The state of Utah is encouraging all of the state’s vaccine providers to give booster doses of the COVID-19 vaccine to all adults.
Gov. Spencer Cox announced the policy change Thursday in his monthly news conference on KUED. It goes into effect Friday.
Health care providers have been giving booster doses for the last few weeks, though under some limitations — going to people 65 or older, or adults with other underlying health conditions. Cox’s announcement removes those limitations, in line with new rules expected this week from the U.S. Food and Drug Administration and the Centers for Disease Control and Prevention.
Utah joins other states that are expanding eligibility for the boosters before the CDC and FDA give the go-ahead. According to The Washington Post, California was the first to expand access earlier this month, followed close behind by Colorado, New Mexico, Arkansas, West Virginia, Kansas, Maine, Rhode Island and Louisiana.
Cox said the Utah Department of Health also is asking vaccine providers to reach out proactively to patients 65 and older, to recommend they get their boosters.
“The whole booster discussion has been very confusing to most people,” Cox said. “We just want to make it very simple, especially as we’re heading into the holiday season.”
The CDC is recommending that adults get their third doses of the Pfizer or Moderna vaccine at least six months after they received the second dose — or get a second dose of the Johnson & Johnson vaccine at least two months after getting their first dose.
“The CDC gave out recommendations that people who are at high risk of infection get these booster doses. And, unfortunately, here in Utah, we continue to have very high rates of transmission and we’ve seen quite a few breakthrough cases,” said Dr. Leisha Nolen, the state’s epidemiologist, in a follow-up virtual news conference Thursday.
The FDA and CDC have said people can mix and match brands of vaccine, though many doctors recommend sticking with the brand patients received initially.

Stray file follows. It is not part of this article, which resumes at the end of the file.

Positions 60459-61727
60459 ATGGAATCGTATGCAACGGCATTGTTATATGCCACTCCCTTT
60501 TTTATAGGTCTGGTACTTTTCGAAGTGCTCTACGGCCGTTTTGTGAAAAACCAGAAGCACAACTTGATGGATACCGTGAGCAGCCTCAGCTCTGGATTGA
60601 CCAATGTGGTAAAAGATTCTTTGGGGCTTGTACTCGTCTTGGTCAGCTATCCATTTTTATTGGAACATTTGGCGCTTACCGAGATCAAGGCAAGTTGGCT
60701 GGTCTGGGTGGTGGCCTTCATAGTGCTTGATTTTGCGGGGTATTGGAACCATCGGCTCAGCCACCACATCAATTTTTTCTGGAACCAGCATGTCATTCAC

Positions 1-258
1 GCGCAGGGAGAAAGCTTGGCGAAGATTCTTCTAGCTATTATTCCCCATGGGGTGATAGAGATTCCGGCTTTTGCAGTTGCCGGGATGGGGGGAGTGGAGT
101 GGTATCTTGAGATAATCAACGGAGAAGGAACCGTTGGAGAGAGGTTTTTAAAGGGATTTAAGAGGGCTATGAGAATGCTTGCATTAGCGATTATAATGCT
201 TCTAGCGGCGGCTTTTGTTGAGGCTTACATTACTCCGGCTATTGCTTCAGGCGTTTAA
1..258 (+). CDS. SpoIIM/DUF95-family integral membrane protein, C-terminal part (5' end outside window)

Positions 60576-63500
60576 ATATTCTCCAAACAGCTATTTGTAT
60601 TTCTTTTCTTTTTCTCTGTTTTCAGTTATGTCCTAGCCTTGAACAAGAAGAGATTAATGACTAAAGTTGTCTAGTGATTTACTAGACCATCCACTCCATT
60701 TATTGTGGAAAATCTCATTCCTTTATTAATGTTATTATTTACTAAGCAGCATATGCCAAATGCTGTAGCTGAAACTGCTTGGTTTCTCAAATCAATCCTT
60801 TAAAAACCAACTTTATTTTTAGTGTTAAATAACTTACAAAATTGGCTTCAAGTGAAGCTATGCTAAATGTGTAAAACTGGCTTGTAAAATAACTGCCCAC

Since boosters were approved in August, Nolen said, some 280,000 Utahns have received them. Among Utahns 65 and older who are eligible, 60% of them have received the booster, she said.
As of Thursday’s UDOH report, 47,811 children in that age group have received their first child-sized dose of the Pfizer vaccine in just over two weeks since the group was first eligible to get it. That’s 13.1% of the kids in that group in the state.
Also, 61.3% of Utah children ages 12 to 18 — 228,303 of them — have received at least one dose of the vaccine.
“Those are mind-boggling numbers that a year ago would have blown us all away,” Cox said.
Vaccination statistics are encouraging, Nolen said, but it is “frustrating to all of us who’ve been working so hard, who’ve done what we should to prevent infections, to still see so many cases and still see our hospitals so overwhelmed.”
Nolen added that “one thing that should really help us is we’re getting little kids vaccinated. In Utah, we have a lot of young kids, and until now they were susceptible to infection, and they were often probably bringing it home to their families. … We really hope that by getting those 5- to 11-year-olds vaccinated, we can help turn the trend and get the case numbers to come down.”